Turmoil in Asia Markets — Recap – Wall Street Journal (blog)

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In a period of uncertainty over everything from negative interest rates to how well-capitalized banks are, some investors are wondering how much exposure to emerging markets and China they can stomach. Banks that rely on global businesses to fuel revenue are in a position of having to reassure clients and investors alike that they can weather the turmoil.

For Citigroup, for example, revenue from Asia totaled just more than $13 billion in 2015, accounting for 17% of total revenue for the year.

“At times in the past Citi’s globality has been a positive, but in the current environment of slowing global growth and concerns around emerging markets, investors naturally worry more about Citi than others,” analysts at Sanford C. Bernstein wrote in a note on Thursday. Citigroup is down 32% this year.

Still, the analysts concluded that “while weakening global macro conditions present risk to Citi’s revenues and credit costs (and therefore our current EPS estimates), we believe these risks are manageable in the context of the company’s [pre-provision net revenue], liquidity, revenues and capital.”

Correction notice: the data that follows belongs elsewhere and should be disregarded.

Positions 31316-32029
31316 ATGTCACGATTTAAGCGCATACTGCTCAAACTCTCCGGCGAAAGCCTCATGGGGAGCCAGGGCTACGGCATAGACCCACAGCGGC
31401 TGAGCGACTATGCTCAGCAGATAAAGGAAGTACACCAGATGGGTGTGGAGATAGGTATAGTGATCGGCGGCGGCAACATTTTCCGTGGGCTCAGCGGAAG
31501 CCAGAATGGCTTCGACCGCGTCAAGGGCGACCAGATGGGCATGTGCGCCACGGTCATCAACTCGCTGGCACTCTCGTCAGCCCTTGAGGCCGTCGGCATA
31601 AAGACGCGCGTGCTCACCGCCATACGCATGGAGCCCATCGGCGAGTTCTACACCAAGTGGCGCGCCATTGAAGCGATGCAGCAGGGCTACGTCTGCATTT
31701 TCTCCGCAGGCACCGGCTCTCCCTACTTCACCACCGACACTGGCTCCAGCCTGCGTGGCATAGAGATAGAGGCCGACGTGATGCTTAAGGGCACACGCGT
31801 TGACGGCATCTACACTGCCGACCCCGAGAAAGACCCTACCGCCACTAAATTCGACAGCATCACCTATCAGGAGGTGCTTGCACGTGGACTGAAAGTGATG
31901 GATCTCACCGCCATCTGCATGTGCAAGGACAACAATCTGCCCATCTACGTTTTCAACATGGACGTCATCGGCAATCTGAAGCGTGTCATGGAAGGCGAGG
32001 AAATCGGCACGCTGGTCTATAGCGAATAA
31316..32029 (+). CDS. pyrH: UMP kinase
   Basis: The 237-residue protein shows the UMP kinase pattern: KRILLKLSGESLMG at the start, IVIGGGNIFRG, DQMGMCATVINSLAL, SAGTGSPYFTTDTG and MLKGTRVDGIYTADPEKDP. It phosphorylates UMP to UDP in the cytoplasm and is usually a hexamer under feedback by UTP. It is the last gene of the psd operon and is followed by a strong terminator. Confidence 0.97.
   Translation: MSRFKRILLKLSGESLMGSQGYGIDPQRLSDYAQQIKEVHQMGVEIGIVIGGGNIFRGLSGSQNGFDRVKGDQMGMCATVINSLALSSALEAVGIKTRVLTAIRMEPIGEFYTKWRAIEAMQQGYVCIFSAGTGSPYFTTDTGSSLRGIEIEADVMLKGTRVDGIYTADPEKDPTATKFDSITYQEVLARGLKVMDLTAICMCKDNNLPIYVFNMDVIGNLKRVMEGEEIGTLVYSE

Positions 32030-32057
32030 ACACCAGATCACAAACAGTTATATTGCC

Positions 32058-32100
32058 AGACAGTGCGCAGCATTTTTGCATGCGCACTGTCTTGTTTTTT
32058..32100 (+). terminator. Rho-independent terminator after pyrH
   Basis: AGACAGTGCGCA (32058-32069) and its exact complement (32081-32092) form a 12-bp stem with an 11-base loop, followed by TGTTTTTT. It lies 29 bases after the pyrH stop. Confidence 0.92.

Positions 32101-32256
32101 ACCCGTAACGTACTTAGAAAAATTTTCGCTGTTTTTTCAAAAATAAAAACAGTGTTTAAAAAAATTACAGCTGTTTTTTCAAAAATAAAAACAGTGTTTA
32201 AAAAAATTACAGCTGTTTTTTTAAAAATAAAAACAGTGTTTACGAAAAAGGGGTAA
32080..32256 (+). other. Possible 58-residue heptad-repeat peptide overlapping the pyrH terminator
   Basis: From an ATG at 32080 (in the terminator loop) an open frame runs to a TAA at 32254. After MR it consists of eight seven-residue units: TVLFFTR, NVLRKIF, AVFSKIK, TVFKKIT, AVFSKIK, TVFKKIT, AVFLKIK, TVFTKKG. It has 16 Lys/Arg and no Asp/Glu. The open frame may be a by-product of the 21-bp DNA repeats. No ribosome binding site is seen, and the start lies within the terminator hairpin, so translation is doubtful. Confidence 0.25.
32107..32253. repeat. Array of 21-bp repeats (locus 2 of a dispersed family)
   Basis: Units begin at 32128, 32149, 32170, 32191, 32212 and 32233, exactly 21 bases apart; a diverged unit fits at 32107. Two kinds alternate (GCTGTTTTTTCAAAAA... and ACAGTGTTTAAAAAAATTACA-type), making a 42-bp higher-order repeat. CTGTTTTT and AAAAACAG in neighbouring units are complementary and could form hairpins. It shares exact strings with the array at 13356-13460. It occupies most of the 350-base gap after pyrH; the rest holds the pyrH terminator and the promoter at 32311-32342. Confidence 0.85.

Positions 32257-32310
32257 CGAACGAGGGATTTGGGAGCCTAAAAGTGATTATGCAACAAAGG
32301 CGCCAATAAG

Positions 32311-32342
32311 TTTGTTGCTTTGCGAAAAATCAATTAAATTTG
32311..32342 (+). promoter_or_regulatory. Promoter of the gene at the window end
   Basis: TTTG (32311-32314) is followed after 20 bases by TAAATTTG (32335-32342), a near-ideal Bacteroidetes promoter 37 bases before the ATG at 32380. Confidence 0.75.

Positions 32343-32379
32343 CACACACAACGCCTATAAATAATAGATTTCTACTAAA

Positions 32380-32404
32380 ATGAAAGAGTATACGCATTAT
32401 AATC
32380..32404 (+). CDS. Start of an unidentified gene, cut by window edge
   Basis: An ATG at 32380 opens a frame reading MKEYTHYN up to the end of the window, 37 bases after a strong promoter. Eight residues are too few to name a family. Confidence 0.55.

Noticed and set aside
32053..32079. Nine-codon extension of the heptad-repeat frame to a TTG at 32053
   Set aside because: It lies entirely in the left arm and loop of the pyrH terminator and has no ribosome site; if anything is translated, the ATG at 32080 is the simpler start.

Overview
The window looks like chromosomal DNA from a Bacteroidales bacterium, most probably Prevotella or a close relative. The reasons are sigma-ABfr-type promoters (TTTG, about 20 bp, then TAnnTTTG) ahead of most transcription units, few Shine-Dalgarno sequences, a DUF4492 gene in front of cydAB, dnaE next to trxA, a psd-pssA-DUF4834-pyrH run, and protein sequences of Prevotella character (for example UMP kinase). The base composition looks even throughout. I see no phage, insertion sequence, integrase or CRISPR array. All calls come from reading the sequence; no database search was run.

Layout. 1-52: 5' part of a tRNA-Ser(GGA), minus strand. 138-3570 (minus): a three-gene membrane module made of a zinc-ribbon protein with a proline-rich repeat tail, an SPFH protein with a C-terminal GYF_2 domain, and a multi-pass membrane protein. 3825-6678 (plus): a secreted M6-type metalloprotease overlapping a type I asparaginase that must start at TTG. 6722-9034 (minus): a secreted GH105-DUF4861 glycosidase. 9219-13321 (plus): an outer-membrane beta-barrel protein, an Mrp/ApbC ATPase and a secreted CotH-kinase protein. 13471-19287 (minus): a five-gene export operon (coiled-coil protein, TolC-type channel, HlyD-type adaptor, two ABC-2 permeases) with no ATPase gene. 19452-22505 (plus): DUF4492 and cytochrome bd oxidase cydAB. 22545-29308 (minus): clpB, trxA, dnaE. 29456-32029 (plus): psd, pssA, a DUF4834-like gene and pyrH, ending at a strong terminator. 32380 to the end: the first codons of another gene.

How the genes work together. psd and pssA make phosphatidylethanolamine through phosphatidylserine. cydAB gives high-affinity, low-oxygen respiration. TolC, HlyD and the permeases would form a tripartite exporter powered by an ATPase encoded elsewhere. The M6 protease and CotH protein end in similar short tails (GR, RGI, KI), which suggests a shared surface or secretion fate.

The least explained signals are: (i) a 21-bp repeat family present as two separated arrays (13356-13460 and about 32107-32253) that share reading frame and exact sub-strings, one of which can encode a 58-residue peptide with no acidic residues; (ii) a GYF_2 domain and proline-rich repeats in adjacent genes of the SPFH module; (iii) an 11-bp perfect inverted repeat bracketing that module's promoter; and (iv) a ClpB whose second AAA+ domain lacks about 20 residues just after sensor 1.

Last month, Chief Financial Officer John Gerspach said Citigroup had been reducing its commercial loan exposure to China “year-over-year as we’ve seen the economy slow,” and that that portfolio “has been broadly stable.” Within its corporate loan book in China, Mr. Gerspach said more than 90% of such loans are to subsidiaries of large multinationals headquartered outside China, or to large state-owned Chinese companies. The “vast majority of this portfolio is also investment grade,” he said.

Citi has long been bullish on Asia, with plans to expand divisions there like wealth management.

Citigroup executives including Chief Executive Michael Corbat, Chairman Michael O’Neill and Mr. Gerspach have bought shares of the company in recent weeks.

Turmoil in Asia Markets — Recap – Wall Street Journal (blog)}